I participated in an Influencer Activation on behalf of Influence Central for MedImmune. I received product samples to facilitate my review as well as a promotional item to thank me for my participation. When I had my twins two years ago, I was very aware of the risk of RSV. As anticipated, our babies came early, making them even more susceptible to this common seasonal illness – however, to premature babies, this illness is serious. It causes mild to moderate symptoms in full-term, healthy babies, but can be dangerous and life-threatening to babies born prematurily.
In fact, RSV disease is the leading cause of hospitalization for babies during their first year of life in the United States, with approximately 125,000 hospitalizations and up to 200 infant deaths each year. Despite this – one third of mothers do not even know about RSV – and that’s troubling.
I was one of those mothers when my first was born 5 years ago. I had never heard of the virus and only learned about it when a co-worker’s child passed away from the illness. It was the worst possible way to learn about the virus and left me frightened for my then 3 month old son. Fortunately, when I knew my twins would most likely arrive early I knew about this virus and could take appropriate precautions (which can you read about below). November 17th is World Prematurity Day, so learning about the link between premature infants and RSV is especially important to share!
What is RSV and why are preemies at-risk?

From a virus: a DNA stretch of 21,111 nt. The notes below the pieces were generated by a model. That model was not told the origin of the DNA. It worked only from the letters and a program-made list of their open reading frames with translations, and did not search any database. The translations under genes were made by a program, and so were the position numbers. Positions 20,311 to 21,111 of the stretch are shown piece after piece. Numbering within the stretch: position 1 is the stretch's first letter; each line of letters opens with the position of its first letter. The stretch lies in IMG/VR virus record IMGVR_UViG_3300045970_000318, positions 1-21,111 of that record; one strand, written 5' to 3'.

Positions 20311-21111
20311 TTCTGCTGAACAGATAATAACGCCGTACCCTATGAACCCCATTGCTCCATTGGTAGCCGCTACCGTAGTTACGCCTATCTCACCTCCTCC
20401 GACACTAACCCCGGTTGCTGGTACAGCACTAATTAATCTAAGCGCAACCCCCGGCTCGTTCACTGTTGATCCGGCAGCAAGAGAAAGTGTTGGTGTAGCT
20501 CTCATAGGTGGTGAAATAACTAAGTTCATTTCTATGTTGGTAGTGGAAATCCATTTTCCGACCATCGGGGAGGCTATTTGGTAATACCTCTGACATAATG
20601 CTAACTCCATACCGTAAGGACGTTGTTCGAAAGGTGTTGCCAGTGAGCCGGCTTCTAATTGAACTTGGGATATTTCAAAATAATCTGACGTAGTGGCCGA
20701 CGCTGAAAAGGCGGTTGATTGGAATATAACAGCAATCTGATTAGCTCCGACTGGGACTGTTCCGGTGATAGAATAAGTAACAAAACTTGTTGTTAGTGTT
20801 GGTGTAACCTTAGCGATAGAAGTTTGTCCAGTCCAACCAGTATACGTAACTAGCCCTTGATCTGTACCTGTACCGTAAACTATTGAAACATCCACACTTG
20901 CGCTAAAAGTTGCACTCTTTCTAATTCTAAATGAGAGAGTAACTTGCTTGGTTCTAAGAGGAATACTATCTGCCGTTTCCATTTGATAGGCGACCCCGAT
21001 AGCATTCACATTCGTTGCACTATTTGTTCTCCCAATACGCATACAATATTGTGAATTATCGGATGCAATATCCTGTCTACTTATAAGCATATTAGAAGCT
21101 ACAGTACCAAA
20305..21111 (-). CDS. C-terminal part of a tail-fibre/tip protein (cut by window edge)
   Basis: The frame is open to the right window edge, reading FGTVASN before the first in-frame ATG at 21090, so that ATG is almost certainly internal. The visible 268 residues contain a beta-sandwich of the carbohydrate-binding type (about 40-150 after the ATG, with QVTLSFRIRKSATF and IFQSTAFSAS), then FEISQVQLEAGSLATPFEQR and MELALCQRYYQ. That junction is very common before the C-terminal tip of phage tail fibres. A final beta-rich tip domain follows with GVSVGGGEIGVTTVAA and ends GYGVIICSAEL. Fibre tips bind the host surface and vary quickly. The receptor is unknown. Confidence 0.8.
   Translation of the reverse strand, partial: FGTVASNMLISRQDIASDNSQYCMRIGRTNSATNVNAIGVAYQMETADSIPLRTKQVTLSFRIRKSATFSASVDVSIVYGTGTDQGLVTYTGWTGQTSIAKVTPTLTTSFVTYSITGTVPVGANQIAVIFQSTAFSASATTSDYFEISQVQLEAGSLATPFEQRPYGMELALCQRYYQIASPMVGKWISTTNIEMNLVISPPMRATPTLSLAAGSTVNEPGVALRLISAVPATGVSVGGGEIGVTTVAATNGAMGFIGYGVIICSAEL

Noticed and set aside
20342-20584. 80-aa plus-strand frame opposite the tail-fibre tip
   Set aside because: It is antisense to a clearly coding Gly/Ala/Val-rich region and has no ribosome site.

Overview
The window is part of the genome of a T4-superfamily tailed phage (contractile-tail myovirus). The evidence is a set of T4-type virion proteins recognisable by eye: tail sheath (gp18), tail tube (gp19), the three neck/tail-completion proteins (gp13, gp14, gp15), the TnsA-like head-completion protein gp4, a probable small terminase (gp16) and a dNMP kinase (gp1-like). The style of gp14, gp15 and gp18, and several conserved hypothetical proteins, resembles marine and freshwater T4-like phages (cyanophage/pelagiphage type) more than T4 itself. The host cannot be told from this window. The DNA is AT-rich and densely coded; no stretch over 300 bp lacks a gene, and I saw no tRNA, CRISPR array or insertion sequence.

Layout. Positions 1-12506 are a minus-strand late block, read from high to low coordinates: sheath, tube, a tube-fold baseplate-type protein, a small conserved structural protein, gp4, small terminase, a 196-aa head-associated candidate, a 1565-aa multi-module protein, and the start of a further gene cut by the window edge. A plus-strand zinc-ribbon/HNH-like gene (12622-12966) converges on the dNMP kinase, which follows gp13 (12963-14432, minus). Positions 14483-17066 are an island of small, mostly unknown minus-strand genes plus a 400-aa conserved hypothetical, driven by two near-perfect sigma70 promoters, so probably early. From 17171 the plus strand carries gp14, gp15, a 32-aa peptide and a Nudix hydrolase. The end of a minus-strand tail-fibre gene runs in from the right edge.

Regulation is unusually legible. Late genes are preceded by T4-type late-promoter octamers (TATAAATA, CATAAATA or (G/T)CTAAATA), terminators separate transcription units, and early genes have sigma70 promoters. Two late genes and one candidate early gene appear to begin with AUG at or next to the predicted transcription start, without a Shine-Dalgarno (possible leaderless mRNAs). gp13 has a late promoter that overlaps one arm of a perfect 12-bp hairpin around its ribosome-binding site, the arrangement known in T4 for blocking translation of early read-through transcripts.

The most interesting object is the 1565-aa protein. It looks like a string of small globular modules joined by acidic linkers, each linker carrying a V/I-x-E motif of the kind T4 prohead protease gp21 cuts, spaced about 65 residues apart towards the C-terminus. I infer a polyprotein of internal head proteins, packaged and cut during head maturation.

RSV is a common seasonal virus that occurs in epidemics from November-March, though this can vary. While every baby is at risk for contracting RSV, those born prematurly are more at risk of developing more severe symptoms, which include:
- Persistent coughing or wheezing
- Bluish color around the mouth or fingernails
- Rapid, difficult or gasping breaths
- Fever, especially if it is over 100.4°F [rectal] in infants under 3 months of age)
Since RSV can mimic a cold, it is important to watch children extremely closely for early signs of these more severe symptoms. How can you protect your child? RSV is extremely contagious. It is easily spread through touching, sneezing and coughing. The virus itself can also live on the skin and surfaces for hours. Once it is contracted, there is no treatment for RSV, so prevention is key. Here are some things you can do, as a parent, to help minimize the spread of RSV: • Wash hands and ask others to do the same • Keep toys, clothes, blanket and sheets clean • Avoid crowds and other young children during RSV season • Never let anyone smoke around your baby • Steer clear of people who are sick or who have recently been sick Help inform other parents and protect other children by sharing this infographic below. If you want to learn more about RSV and get more facts, visit www.RSVprotection.com